At best INTC is a hold, and even that is a leap of faith. INTC is all about PCs, because that's the only market generating enough volume in discrete CPUs to keep the fabs busy, and fewer and fewer people see the need to upgrade their PCs every few years. People - and companies - are spending their money on phones and tablets, and INTC has the wrong business model for that. Phones and tablets are about differentiation, not similarity like the PC market. Servers and supercomputers are nice, but the volume is way too low to support INTC. Until INTC senior management buys themselves a clue about the right strategy these guys are more likely a short than a long. INTC is currently lost in the woods, blind and deaf.
'and fewer and fewer people see the need to upgrade their PCs every few years.'
There is a certain amount of truth in that as probably Intel's biggest competitor is not AMD, not ARM but its older processors. In the old days, increasing clockspeed used to be the motivator, then more cores now it's probably less power. Haswell will provide a lot more performance and a lot less power sparking new upgrade cycles above the norm, that's what the raw specs are telling me. We don't have long to wait for this to be found out as benchmarks should start leaking out soon.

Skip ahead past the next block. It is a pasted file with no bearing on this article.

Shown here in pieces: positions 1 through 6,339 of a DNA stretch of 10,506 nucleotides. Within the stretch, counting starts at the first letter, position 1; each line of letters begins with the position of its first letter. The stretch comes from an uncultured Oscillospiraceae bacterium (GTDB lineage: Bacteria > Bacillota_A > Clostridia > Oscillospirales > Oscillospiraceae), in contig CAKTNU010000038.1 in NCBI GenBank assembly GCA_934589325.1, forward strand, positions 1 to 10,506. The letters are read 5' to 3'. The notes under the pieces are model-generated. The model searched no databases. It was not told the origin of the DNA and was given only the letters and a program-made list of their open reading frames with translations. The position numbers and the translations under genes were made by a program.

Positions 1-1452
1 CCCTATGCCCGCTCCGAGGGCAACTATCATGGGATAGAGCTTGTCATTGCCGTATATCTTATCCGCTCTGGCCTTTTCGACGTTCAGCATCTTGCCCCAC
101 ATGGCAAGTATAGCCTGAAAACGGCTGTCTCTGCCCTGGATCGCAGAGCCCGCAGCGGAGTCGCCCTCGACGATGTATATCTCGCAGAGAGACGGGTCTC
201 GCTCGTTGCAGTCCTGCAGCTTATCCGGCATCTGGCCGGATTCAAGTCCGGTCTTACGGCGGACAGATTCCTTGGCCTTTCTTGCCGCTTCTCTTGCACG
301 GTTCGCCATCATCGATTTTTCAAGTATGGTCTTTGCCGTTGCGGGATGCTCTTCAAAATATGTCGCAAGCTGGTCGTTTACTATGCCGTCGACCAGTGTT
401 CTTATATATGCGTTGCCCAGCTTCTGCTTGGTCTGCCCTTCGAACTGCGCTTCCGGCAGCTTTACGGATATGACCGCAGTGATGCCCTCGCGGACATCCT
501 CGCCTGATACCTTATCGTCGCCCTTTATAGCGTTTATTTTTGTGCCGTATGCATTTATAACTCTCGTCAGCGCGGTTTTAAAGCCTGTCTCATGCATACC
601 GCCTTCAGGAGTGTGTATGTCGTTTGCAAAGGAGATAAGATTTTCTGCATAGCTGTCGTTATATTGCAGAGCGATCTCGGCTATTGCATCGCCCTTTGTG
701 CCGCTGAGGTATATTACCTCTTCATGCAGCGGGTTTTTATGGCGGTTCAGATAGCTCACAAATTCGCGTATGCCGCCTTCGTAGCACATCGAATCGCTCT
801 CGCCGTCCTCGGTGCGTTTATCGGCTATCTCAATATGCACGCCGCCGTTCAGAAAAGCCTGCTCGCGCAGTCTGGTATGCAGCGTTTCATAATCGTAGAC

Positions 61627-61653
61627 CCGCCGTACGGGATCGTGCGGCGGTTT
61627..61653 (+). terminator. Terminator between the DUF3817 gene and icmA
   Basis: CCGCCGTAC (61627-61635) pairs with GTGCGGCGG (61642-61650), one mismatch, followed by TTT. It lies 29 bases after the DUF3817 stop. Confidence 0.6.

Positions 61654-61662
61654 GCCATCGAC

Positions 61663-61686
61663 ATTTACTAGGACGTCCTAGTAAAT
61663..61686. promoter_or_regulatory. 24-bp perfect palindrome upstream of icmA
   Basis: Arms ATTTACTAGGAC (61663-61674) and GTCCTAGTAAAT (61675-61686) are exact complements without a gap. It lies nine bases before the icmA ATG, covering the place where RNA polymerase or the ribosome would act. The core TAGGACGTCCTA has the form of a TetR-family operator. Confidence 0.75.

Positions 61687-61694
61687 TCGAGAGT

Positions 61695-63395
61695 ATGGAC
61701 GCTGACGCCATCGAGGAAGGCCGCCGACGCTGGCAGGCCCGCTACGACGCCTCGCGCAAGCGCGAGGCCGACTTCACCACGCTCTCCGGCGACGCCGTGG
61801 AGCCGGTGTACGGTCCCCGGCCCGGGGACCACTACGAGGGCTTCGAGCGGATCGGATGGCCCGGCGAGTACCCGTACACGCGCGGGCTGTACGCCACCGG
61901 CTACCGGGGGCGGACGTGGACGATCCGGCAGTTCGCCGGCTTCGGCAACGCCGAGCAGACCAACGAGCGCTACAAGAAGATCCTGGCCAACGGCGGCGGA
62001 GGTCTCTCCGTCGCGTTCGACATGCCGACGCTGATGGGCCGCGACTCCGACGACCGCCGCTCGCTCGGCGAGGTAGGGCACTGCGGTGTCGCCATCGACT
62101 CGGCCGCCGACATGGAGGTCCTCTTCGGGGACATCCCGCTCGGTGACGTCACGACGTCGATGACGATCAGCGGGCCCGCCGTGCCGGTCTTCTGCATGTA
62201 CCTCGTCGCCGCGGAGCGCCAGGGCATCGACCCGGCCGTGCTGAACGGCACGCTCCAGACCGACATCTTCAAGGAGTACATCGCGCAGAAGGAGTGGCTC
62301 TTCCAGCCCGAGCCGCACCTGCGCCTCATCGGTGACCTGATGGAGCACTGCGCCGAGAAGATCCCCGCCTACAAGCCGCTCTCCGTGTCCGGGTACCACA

Nonsense. I'm looking at what people around me are doing. All of the excitement and spending is in tablets and phones, and INTC isn't there. Absent. Yeah, I still do my work on INTC-powered desktop, and I use a notebook for business, but my notebook is three years old and I see no reason to replace it. Others I talk to feel the same way. PCs will grow in emerging markets, but existing markets are going to decline.
Actually, INTC worst problem is MSFT. Windows 8 is not at all compelling. A big disappointment. I upgraded on that $40 Win 8 Pro deal, and I'm so sorry I did. Like I said INTC is lost, and it appears like they asked MSFT for directions, forgetting they were lost too. Both companies need some new blood at the top.